That’s not all … Wendy has now taken the song, pushed it through another remix program, and then created her own video version of the song and its colors. And Ron wrote about an earlier project of his, connecting music to color, and shapes.

This is what CLMOOC is all about — emergent ideas that become the source for collaboration and creativity, following our passions through connections.

Peace (sounds like),
Kevin

Time-Lapsing My #CLMOOC Postcard Collection

More CLMOOC Postcards

We’re talking postcards this Make Cycle of the CLMOOC (Connected Learning MOOC), and in the past week, I received eight postcards in the mail from CLMOOC friends. You can find more information about what we are doing, and how, as well as lots of ideas for connecting, at the CLMOOC website.

I was holding my huge pile of postcards after our Make with Me Hangout the other night, and wondering how to share them all this week. There are more than 100 of them. An image, or two or three, would not really work. I decided to use my iStopmotion app on my iPad and just time-lapsed me putting each postcard down, making a pile as the lens went click click.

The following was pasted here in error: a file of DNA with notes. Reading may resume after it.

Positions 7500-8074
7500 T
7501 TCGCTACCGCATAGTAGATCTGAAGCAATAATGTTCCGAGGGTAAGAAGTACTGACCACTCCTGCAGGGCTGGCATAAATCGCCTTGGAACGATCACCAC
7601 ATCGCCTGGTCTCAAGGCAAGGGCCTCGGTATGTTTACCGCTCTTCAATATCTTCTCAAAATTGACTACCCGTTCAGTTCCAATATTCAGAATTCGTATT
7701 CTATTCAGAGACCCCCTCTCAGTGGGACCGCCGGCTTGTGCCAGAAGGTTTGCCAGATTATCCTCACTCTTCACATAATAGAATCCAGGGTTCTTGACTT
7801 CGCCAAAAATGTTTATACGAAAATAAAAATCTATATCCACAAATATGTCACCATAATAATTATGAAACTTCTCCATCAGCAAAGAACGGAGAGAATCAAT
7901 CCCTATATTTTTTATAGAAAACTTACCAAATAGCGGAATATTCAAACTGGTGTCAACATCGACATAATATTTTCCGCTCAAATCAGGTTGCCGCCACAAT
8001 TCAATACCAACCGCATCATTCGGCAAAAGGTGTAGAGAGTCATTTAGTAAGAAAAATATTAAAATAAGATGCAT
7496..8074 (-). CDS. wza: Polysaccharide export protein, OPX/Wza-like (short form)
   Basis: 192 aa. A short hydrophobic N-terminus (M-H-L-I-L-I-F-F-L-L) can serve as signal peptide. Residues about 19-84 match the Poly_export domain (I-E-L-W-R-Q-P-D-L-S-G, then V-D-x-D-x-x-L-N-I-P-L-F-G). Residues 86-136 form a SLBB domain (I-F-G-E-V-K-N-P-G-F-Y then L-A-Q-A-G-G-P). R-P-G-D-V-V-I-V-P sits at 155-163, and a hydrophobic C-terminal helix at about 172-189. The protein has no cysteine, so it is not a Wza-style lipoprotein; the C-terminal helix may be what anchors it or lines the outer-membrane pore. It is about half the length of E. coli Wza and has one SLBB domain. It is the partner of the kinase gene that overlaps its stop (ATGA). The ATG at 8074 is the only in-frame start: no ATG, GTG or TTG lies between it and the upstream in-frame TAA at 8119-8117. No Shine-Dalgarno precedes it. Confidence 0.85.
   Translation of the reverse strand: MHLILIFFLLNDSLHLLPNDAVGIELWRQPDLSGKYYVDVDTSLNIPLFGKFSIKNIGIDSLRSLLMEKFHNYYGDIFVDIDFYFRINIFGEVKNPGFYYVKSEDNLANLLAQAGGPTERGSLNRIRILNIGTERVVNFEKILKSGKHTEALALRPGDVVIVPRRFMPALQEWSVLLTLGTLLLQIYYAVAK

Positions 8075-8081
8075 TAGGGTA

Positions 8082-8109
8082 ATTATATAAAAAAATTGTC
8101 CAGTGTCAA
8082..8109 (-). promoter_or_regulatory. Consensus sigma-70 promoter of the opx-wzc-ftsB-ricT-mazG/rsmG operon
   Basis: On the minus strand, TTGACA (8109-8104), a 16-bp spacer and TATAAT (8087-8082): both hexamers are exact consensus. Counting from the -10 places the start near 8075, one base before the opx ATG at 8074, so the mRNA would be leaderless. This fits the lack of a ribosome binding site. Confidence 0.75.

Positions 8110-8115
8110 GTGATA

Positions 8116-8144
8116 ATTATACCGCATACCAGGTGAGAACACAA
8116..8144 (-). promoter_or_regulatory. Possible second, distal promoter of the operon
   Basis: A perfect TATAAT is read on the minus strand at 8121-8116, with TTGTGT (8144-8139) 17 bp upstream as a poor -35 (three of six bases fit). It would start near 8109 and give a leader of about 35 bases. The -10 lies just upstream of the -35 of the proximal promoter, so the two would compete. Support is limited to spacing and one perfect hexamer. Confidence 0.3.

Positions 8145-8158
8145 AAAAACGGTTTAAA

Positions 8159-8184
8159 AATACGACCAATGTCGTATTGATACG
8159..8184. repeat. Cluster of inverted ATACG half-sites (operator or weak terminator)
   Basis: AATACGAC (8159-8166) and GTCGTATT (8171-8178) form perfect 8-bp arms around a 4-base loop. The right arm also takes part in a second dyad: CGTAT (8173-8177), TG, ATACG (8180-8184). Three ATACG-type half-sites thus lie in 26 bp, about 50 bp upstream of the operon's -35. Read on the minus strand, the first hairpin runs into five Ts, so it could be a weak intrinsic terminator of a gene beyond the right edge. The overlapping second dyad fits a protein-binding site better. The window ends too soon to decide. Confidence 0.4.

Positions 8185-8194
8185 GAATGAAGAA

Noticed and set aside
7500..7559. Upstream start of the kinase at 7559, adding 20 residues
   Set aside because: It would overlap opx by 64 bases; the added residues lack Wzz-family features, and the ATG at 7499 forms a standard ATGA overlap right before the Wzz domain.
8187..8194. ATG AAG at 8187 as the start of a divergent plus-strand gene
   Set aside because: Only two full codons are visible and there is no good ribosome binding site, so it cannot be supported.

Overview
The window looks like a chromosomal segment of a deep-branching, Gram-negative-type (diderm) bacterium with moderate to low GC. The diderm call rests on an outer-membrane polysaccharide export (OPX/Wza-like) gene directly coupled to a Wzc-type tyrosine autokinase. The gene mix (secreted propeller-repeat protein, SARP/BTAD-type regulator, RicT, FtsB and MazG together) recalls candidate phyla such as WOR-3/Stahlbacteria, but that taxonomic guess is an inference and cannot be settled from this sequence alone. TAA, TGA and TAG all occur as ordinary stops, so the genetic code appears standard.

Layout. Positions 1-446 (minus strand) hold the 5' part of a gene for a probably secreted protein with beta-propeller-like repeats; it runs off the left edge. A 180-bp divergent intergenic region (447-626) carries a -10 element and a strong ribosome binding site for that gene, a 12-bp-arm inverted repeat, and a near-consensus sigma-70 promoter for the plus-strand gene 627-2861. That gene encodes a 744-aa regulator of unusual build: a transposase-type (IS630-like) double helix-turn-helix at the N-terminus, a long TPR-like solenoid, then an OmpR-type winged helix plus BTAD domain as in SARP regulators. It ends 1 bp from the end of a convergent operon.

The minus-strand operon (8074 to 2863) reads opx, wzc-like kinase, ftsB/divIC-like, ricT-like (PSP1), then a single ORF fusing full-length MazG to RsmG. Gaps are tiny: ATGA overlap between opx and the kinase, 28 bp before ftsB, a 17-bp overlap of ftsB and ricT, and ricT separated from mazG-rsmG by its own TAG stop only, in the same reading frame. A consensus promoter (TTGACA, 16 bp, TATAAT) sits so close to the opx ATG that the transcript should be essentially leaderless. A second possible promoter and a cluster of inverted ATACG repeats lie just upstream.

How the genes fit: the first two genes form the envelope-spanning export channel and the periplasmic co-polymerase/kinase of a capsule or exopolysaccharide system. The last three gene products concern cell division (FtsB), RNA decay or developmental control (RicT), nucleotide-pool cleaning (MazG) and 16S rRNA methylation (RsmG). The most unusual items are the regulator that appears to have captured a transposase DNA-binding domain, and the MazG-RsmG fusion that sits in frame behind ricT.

What’s neat is the artistic range of the postcard, from handmade to images to quirky postcard themes. I love seeing them this way, all scattered into a pile of connected creativity.

There are two Twitter chat today for CLMOOC. The first one — at 1 p.m. EST — is centered on Connected Learning and collaboration and the second one – at 7 p.m. — is centered on the postcard project. Come to one. Come to both. You are invited! Use the #CLMOOC hashtag on Twitter to follow the discussion and add some thoughts.

How_to_Survive_a_Twitter_Chat

Peace (by post),
Kevin

 

Hanging Out, Making Conversations

Last night, we had a fantastic discussion in a CLMOOC Make with Me Hangout that centered on the principles of Connected Learning; making and sending postcards through the year as connector points; collaboration among peers (and how CLMOOC might filter into our classrooms); and more.

Check it out:

Peace (connect with it),
Kevin